January 10, 2018
Topic: Campus News
The University of Michigan's 200-year legacy has delivered "amazing achievements" for the communities the university serves, and the many strengths of the world-class university will allow U-M to provide even more impact in the century ahead.
That is the assessment of President Mark Schlissel, who discusses the university's position in the higher education community as part of the fiscal year 2017 annual report, made available this week in a digital format.
"I believe our future success will be defined in part by our ability to contribute to the solution of society's most daunting problems, bringing to bear the full intellectual might of our academic breadth and depth," Schlissel says.
"Initiatives and new endeavors we have launched in recent years are helping to unleash faculty creativity in innovative ways. Collaborations are driving work in Poverty Solutions, our Humanities Collaboratory, our entrepreneurship programs, our work in Detroit and many others.
"More than any other university, we have the potential to be so much more than the sum of our many excellent parts. It's this potential to have a positive impact on the society we serve that represents our greatest value as a university."
The report has six main components: messages from campus leaders, highlights of the year, the university's bicentennial, awards and honors, major projects and financial statements. Among the many individual items in the report are these:
• The university established a new school — the School for Environment and Sustainability — that builds on the strength of the former School of Natural Resources and the Environment to engage faculty from across the university.
• In celebration of the university's bicentennial, a special honor was established in FY '17: the Bicentennial Alumni Awards. Its intent was to highlight the diversity and excellence of recent alumni, while acknowledging U-M's past contributions and heralding its future achievements and impact. Twenty award winners were recognized publicly during the 2017 spring and winter commencement ceremonies.
• A new research effort, called the Exercise & Sport Science Initiative, is focused on optimizing physical performance and health for athletes of all ages and abilities. It will build on the work of more than 100 faculty and student researchers representing such diverse disciplines as kinesiology, medicine, bioengineering, psychology, nutrition, social sciences and data science.
• UM-Dearborn launched a Talent Gateway to help students reflect on their daily activities and explore how they can apply those experiences to other parts of their lives.
• UM-Flint established a School of Nursing to enhance the Flint campus' ability to keep pace with the rapid changes in science, technology, health care and education.
In his message, Vice President for Development Jerry May reports that more than 130,000 donors gave a record-breaking $467 million in cash gifts and pledge payments during FY '17. He said there were significant increases over the previous year in individual, foundation and estate gifts.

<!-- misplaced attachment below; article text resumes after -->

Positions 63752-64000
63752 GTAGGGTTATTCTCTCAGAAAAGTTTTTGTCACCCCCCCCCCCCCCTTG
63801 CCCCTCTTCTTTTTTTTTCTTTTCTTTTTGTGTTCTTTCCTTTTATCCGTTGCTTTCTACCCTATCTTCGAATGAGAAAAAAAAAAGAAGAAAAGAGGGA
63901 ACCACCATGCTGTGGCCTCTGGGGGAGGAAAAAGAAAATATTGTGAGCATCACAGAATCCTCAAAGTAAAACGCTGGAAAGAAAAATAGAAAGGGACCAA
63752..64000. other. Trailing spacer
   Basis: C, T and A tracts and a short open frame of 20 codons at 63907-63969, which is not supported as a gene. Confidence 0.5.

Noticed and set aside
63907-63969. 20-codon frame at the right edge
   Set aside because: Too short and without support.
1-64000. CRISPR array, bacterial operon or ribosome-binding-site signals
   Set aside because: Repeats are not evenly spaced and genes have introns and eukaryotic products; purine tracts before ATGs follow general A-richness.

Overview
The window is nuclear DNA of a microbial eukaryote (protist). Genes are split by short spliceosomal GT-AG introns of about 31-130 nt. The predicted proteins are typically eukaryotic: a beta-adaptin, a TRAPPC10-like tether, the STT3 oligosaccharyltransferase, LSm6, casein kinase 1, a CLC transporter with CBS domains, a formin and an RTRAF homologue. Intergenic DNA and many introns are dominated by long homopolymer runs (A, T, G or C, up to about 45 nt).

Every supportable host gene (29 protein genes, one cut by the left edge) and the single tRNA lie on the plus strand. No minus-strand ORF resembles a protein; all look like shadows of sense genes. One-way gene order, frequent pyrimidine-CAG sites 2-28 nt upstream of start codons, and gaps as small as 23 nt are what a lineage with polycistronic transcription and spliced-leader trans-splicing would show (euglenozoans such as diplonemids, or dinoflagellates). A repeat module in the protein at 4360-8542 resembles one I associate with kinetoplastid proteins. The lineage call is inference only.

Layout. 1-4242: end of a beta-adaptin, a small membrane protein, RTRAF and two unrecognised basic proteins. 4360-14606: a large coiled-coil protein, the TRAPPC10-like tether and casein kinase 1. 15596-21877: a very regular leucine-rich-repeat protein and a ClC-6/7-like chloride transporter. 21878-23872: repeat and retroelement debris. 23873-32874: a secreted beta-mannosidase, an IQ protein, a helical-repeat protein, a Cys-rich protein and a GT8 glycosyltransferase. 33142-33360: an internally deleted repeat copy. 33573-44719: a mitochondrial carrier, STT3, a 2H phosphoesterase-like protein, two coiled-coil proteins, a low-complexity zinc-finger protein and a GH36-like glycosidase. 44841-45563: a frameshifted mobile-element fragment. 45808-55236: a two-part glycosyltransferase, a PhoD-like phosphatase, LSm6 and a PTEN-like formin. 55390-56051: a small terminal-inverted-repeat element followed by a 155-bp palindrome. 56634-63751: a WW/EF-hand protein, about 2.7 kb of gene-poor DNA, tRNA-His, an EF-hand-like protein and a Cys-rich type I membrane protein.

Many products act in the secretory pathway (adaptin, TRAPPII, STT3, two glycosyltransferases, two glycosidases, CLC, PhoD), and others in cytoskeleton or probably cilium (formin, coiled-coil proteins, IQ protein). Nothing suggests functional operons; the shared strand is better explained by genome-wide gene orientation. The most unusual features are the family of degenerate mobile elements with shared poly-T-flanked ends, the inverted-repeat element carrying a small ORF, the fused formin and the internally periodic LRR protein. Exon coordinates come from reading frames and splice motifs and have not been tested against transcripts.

"These resources already are making an impact on the university community through scholarships, innovative programs, research, facility upgrades and more."
Kevin Hegarty, executive vice president and chief financial officer, says the consistent and unyielding commitment of faculty and staff through the decades has allowed the university to prosper in many ways, including its financial health.
"It is a pleasure to once again report that the University of Michigan remains financially healthy and well positioned for the coming years," Hegarty says. "The university's focused and disciplined budget approach balances our need to compete for outstanding students and talent against a challenging economic environment where financial efficiencies must be achieved."
The university's net position, which represents the residual interest in the university's assets and deferred outflows after liabilities and deferred inflows are deducted, stood at $13.4 billion at the close of FY '17, up from a restated net position of $12.2 billion at the close of FY '16. This restatement reflects the impact of the university's affiliation with west Michigan's Metropolitan Health Corp. and the adoption of Governmental Accounting Standards Board Statement No. 75 regarding accounting and financial reporting for post-employment benefits other than pensions.
Among the financial highlights in the report are these:
• The university again earned the highest credit ratings available from Standard & Poor's (AAA) and Moody's Investor Services (Aaa), which are a strong indication of the institution's financial health.
• The university's research enterprise tallied a record year of $1.5 billion in research expenditures, with a significant portion resulting from federal research funding.
• The University of Michigan Hospitals continued its strong financial performance during the year, with an operating margin of 7.9 percent ($255.3 million) on operating revenues of $3.2 billion.
• The university completed its affiliation with Metropolitan Health Corp., a community health care provider in west Michigan, resulting in an $80 million increase in net position at the beginning of the fiscal year.
• The university adopted new accounting guidance related to the manner in which it accounts for post-employment benefits other than pensions, resulting in a $930 million decrease in net position at the beginning of the fiscal year.
• The university's investment portfolio earned net investment income of $1.4 billion.
• The value of the university's endowment totaled $10.9 billion at June 30, 2017, reflecting strong investment performance and new endowment gifts offset by endowment distributions, which totaled $325 million.
The consolidated financial statements of the university are audited by the independent accounting firm of PricewaterhouseCoopers LLP.